• How are they spoken about in the media and what coverage do they currently have? 
  • Are they actively doing any PR activity? If so, what are they doing and where did it place? It can be really valuable to get insight into the kinds of content that have worked well for your competitors, this should steer ideation towards themes that have already been tried and tested. You can take learnings from both their failures and successes.

Who Is Your Target Audience?

  • Ask yourself, who do I want to read my story? What interests them? What do they care about? Where do they get their news from? 
  • If you can’t pinpoint one or two different groups of people your story appeals to, it’s not specific enough and you may want to look for another angle. The journalist will know their reader inside and out, and they expect you to have an understanding of that too.

What Are Clients’ Unique Selling Points?

  • What has the client told you is their point(s) of difference? If you can manage to angle a campaign around that then it’s a win-win – you have a happy client and probably something original in the press.
  • If they haven’t mentioned they have one, have a dig around on their website to see if you can pull a few key phrases and read between the lines on what you think has commercial relevance and potential press appeal. 
  • If you’re still at a loss, can you help create one for them? This will depend on how receptive and collaborative they are as a client.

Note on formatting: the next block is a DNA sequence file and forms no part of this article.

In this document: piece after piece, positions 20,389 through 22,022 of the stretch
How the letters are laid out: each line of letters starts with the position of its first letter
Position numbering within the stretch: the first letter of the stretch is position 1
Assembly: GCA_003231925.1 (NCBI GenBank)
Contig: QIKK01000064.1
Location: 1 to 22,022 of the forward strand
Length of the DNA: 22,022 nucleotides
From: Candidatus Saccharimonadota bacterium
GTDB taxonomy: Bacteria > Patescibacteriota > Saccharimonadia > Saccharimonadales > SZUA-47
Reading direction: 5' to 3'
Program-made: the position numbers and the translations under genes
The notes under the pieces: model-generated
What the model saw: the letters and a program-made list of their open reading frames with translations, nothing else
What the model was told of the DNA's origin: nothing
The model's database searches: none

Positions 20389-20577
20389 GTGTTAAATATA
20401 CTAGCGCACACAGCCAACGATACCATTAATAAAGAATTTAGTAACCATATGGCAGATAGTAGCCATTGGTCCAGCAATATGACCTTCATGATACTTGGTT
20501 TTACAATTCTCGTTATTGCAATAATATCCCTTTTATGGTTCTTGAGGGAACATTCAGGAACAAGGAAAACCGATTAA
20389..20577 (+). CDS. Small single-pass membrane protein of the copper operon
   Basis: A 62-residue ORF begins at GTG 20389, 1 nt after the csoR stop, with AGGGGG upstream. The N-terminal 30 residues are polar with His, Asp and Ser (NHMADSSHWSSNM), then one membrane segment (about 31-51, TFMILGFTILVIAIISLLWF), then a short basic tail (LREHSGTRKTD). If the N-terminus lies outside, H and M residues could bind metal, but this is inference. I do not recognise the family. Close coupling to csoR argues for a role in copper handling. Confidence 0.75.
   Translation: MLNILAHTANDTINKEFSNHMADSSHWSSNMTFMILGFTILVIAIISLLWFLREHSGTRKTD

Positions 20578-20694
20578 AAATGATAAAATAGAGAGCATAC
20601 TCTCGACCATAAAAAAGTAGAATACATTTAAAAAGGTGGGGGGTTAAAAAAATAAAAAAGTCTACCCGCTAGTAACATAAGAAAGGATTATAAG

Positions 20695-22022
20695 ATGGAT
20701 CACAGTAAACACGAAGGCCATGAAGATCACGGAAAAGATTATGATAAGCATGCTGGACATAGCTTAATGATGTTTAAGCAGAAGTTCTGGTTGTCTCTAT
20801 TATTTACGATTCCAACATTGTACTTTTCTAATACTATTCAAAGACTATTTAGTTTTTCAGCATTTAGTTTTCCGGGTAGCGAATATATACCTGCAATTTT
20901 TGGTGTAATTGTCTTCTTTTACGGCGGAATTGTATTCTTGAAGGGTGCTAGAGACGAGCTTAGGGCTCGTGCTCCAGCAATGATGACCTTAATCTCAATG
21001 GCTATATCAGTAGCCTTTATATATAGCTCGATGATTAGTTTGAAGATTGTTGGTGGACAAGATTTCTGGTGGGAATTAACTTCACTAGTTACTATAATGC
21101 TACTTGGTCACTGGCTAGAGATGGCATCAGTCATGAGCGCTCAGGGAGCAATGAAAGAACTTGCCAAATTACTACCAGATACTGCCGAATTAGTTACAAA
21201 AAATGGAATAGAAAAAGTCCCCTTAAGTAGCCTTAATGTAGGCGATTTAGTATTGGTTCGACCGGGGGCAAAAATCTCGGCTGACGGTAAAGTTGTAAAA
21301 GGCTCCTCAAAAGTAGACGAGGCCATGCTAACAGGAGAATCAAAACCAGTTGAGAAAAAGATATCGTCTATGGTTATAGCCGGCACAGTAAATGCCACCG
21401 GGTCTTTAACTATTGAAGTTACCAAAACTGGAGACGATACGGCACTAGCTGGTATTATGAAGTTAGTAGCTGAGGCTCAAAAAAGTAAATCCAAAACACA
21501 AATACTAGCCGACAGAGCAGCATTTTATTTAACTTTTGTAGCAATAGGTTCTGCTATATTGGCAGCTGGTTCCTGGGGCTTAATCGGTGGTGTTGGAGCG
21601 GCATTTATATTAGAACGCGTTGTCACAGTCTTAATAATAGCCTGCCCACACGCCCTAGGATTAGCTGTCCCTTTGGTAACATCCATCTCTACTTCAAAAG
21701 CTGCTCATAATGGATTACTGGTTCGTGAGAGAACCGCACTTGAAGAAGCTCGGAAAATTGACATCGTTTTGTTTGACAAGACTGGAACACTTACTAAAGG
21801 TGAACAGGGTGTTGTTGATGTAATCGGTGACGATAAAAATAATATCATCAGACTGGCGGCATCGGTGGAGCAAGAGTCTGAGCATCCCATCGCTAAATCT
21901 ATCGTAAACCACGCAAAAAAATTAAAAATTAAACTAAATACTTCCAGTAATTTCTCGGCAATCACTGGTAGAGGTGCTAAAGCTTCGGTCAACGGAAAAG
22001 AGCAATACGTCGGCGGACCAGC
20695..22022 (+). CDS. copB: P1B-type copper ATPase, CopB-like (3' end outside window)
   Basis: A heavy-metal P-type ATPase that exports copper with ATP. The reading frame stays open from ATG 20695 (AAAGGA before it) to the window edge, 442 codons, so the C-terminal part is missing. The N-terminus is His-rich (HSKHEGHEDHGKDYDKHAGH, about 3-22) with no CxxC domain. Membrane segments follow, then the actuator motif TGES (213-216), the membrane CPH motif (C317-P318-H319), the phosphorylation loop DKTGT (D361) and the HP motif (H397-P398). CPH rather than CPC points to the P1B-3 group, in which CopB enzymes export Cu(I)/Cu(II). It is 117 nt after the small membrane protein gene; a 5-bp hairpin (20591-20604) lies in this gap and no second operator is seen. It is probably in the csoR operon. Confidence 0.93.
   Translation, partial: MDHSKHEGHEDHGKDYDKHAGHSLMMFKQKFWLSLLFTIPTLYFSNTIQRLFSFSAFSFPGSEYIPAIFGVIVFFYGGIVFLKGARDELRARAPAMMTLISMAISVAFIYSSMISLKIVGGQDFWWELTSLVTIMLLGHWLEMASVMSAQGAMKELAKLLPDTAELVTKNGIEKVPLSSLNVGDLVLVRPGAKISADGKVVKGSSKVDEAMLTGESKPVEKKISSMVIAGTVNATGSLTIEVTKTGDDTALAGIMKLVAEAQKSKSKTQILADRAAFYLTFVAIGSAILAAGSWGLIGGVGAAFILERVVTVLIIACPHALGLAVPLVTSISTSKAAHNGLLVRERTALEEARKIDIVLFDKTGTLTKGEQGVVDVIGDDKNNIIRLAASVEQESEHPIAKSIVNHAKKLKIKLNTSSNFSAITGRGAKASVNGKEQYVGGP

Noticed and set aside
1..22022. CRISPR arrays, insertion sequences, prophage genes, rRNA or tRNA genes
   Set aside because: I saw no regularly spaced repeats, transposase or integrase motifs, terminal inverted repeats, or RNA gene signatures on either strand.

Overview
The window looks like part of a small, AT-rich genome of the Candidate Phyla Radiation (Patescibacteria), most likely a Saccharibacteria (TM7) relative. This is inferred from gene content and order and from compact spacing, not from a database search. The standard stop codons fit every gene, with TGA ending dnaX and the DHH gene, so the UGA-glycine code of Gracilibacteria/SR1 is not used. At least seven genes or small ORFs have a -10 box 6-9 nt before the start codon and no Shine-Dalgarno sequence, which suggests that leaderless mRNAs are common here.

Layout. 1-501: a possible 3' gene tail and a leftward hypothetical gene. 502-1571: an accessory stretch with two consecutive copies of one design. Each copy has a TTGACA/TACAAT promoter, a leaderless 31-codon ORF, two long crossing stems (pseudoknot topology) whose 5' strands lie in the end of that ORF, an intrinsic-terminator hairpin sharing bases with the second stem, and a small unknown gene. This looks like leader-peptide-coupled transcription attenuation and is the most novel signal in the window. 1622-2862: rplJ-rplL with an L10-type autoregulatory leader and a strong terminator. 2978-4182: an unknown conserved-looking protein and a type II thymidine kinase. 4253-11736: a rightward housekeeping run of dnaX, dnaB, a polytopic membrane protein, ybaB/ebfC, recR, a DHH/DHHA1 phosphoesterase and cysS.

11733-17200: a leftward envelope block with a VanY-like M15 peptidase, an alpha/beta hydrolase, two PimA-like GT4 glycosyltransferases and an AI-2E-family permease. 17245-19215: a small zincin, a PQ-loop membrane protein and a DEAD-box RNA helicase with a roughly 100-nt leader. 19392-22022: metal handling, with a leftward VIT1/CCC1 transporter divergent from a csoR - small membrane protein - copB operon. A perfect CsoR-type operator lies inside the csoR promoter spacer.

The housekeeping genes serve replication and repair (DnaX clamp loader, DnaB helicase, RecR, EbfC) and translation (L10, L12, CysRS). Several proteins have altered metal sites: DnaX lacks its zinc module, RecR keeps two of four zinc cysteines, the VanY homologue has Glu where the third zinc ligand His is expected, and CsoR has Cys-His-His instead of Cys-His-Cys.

Time to Pull Heads Together

  • When you’ve done all your research, you’ll want to collate it into a sheet and pull it together with fellow DPRs, an SEO, a Creative and someone from Data. 
  • By having the expertise of someone from each field included during ideation, you ensure your campaign is relevant, viable and realistic. There is absolutely nothing worse than coming up with a cracking idea, only to be told it’s either too expensive from a creative standpoint or there is no accessible data.
  • Involving SEO from the outset also means you can get insight into some of the more technical aspects of DPR, keywords and target pages in particular. Your content needs to be SEO-optimised if you’re going to achieve the best possible results for the client in both the short and long term.